Wyoming, 2008, DIY, Public Land
The closer we got to our destination, the more the excitement grew. We were once again taking ourselves out of everyday life and entering a world we have both come to love, appreciate, and look forward to each year. It was the eve of the 2009 Wyoming general deer season.
My cousin and long-time hunting partner, Jake, had predicted that by nightfall we would have at least one good shooter buck spotted. After an amazingly scenic hike in, we set up camp and went to find the buck that Jake had predicted.
We had just crested the ridge when we were welcomed by a beautiful typical four-point buck standing skylined 300 yards above us. The sun setting on such an amazing animal created a beautiful backdrop to a basin that would soon become full of many unforgettable memories.
Nightfall soon came and both Jake and I were amazed at the number of deer and the seemingly untouched area our research had led us to. We felt as though we were taken back to the Good Ol’ Days. Jake’s prediction was spot on.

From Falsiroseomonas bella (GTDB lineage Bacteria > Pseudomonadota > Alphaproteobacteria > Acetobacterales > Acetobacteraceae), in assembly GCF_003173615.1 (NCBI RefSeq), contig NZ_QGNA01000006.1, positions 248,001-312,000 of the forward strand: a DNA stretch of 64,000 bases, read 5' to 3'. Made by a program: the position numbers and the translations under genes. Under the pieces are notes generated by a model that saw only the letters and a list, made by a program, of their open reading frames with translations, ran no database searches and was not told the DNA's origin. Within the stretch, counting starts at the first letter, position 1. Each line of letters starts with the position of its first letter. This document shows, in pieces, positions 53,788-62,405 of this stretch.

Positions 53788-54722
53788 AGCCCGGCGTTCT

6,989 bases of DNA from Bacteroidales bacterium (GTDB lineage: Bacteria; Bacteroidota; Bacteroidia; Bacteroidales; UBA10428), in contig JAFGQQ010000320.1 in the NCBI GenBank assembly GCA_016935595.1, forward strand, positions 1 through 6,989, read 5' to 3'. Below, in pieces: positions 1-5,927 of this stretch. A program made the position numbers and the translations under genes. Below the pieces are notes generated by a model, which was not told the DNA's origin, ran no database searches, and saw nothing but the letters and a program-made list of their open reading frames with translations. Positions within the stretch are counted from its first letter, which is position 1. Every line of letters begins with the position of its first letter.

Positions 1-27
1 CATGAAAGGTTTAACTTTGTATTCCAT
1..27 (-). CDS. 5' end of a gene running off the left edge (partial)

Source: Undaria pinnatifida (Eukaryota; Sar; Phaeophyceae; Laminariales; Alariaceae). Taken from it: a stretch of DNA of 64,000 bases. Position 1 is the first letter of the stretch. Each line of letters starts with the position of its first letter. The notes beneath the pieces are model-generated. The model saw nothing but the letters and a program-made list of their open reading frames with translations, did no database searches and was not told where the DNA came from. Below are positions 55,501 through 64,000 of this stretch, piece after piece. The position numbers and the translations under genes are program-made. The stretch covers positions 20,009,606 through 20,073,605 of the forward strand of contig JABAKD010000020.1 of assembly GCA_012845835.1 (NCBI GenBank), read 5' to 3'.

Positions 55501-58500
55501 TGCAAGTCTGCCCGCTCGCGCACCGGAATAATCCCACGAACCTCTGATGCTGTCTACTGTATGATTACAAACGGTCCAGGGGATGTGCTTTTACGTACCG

My story begins a few years back when Jake handed me the book Backcountry Bowhunting. I have enjoyed bowhunting for several years, but not to the level that I enjoy it now. After reading that book, I gained a whole new love and passion for hunting. I have found that while hunting the backcountry a person can and sometimes will come home empty-handed, but still somehow feel as though they have had the hunt of a lifetime. It brings a great sense of self-confidence when you can head deep into the wilderness with bow in hand and experience all that bowhunting has to offer.
Sitting high atop our ridgeline perch early on opening morning, we watched the mountains come alive with deer activity. It seemed as though every pocket of trees produced something worth taking a look at. We became dizzy bouncing the scopes from pocket to pocket and buck to buck.
For a full account of Shane's adventure, go to page 20 in the March/April 2010 issue of Eastmans' Bowhunting Journal.